SACRAMENTO — He seems more fable than flesh and blood, a general who marched with serendipity at his side. Wartime comrades say he walked away from downed aircraft, defied bullets and dodged artillery shells. Once, the story goes, a barrage of bombs landed around him and not one exploded.
Even in defeat, Gen. Vang Pao of the Royal Lao Army consistently beat the odds. After the communists conquered his homeland in 1975, he fled with six wives and more than 20 children to the U.S., his old ally in the CIA-backed "secret war" in Laos. Trading combat fatigues for a business suit, he became the most recognizable leader of the Hmong in America, courted by congressmen, venerated by fellow immigrants. Elementary schools were named after him.
Now luck may be running out for this veteran survivor.
At 78, Vang Pao stands accused with 10 compatriots of plotting an armed overthrow of Laos from California's agrarian Central Valley.
An 18-page draft of the plan, dubbed Operation Popcorn, reads like the outline of an over-the-top spy novel: A group of aging men seeks to amass an arsenal of AK-47s, Stinger missiles and explosives, hire special-op mercenaries and reduce government buildings in the capital city, Vientiane, to rubble.
They've been branded as terrorists and charged with violating the U.S. Neutrality Act. Now they face trial here in the state capital and the possibility of life in prison.
Die-hard supporters in the refugee strongholds of Fresno and St. Paul, Minn., reacted with outrage to the arrests last June, particularly old-world Hmong who still hang his photo on their living room walls and have never felt at home in America.
Hadn't the general fought valiantly on behalf of the United States? Hadn't his Hmong troops rescued downed American pilots, battled communists along the Ho Chi Minh Trail?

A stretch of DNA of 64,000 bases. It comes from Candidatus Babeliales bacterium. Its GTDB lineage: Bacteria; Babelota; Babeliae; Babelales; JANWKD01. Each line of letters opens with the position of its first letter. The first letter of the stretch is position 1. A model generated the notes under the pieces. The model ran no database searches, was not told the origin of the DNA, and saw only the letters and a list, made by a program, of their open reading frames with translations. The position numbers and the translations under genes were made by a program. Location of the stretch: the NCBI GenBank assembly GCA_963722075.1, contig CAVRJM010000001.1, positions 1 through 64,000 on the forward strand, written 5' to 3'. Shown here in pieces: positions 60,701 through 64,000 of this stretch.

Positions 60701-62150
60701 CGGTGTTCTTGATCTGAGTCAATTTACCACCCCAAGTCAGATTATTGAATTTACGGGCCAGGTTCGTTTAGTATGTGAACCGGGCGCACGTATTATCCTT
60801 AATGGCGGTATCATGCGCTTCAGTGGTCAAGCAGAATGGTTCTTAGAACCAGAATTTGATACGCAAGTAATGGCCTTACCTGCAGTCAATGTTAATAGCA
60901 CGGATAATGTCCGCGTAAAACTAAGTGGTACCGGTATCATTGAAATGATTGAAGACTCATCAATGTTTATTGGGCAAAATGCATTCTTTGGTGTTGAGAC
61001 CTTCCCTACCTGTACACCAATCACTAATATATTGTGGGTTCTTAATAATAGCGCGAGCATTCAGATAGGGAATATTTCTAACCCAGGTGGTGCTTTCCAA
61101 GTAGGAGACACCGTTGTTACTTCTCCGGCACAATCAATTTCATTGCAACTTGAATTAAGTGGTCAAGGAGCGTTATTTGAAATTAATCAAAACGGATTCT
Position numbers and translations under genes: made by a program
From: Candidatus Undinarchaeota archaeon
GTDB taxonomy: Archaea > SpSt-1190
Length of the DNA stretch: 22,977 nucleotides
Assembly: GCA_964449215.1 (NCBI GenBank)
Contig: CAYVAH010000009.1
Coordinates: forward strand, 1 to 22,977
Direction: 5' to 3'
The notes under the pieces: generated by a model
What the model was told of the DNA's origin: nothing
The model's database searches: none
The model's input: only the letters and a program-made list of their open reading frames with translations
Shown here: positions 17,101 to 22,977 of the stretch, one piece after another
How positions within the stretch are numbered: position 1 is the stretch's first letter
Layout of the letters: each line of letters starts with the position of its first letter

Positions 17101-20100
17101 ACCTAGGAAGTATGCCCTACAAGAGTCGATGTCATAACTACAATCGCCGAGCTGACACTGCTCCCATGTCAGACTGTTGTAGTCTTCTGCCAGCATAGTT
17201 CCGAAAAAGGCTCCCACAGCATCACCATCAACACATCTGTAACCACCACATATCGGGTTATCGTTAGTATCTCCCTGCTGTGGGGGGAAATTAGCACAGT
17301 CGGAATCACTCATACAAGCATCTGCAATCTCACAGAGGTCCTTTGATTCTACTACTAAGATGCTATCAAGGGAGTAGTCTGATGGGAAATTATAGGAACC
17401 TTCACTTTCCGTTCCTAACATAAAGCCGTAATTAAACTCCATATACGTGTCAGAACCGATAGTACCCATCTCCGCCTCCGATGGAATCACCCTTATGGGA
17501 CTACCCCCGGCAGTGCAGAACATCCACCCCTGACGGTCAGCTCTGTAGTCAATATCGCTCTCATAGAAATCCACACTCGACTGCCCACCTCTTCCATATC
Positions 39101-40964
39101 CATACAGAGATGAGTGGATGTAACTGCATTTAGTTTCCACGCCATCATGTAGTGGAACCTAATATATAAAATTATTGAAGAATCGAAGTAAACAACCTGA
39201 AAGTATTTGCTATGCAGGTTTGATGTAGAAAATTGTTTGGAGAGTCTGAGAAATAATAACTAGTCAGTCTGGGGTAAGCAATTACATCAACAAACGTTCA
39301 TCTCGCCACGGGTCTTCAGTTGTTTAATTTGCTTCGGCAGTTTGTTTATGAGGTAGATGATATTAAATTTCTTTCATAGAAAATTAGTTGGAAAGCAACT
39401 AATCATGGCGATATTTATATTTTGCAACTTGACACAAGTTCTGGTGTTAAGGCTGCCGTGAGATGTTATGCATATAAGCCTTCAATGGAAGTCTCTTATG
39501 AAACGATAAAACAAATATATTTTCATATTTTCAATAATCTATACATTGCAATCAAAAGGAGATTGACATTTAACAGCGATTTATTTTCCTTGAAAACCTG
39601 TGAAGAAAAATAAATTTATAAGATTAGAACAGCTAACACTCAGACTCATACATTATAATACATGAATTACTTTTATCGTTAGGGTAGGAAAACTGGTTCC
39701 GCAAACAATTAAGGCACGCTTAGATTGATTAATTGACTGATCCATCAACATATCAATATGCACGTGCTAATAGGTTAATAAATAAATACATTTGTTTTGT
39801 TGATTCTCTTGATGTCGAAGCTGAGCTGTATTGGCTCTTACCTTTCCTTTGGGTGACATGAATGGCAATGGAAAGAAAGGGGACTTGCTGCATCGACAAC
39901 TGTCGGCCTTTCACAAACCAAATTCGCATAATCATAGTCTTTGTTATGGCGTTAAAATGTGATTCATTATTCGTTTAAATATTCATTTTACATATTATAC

To many, the arrest of Vang Pao was yet another betrayal by America. Though more than 100,000 Hmong resettled in the U.S., thousands of their kin remain hunkered in border refugee camps or trapped in highland jungles, still on the run from communist forces.
Chi Vang, 22, Vang Pao's youngest son, said his father had "no choice but to stand up for them."
It was these imperiled people Vang Pao sought to save, his supporters say, and it is these people who now will suffer or die, abandoned by America. The Hmong expected more from their old ally.
But the days of the domino theory and the fight against communism are long over, replaced by the war on terror and the Patriot Act and zero tolerance.
Even for faithful old allies bent on fighting a lost war.
Vang pao might have ended up just another impoverished Hmong kid in a land long torn by war.
But in the years after his birth in 1929 -- to a peasant family in a village near the Vietnamese border -- Vang Pao displayed a preternatural ambition not often seen among the Hmong's 18 bickering hill tribe clans still living as if in the feudal era.
Instead of becoming a Hmong farmer of sticky rice, he joined World War II resistance forces against the Japanese as a teenager, then was recruited by the French during the first Indochina War. Instead of falling into the faceless squadrons of the Royal Lao Army, he worked his way up the military ladder to become the army's highest-ranking Hmong.
"He became a great military leader and a remarkable politician, the first Hmong in 500 years to unite the clans," said Karl Polifka, a retired Air Force colonel who knew Vang Pao during the Vietnam War. "He's charismatic, forceful. His whole life was spent in warfare. And we helped create him."
In 1961, the CIA tapped Vang Pao, then an army major just turned 31, to command a clandestine military campaign against the communist Pathet Lao and North Vietnamese. His guerrilla army eventually grew to more than 30,000 troops, mostly Hmong tribesmen from highland villages, and waged a gutsy campaign that tied down communist troops for a decade.
Mercurial and sometimes brutal, Vang Pao was known to order the execution of prisoners and insubordinate troops. He enlisted under duress so-called "carbine soldiers," some no taller than their rifles and as young as 12. He sloughed off accusations of being a wartime drug lord in charge of opium and heroin traffic.
Despite the controversies, some military strategists came to regard him as the finest general of the war.
He routinely accompanied the rank and file into battle, and his ability to skirt death was legendary.
Polifka recalled the time Vang Pao was about to leave a Laotian air base in a Huey helicopter but suddenly refused to go. He ordered the pilot to stop the engines. His reason was simple:
Buddha says not to fly in this.
Half an hour later the helicopter exploded, Polifka said. An assassin had tossed a grenade in the gas tank, its handle bound by electrical tape that slowly dissolved in the fuel.
Still, Vang Pao could not dodge defeat. In 1975, after the U.S. pulled out of Vietnam, the general had to be spirited out of his native land by the CIA.
Life in exile had begun.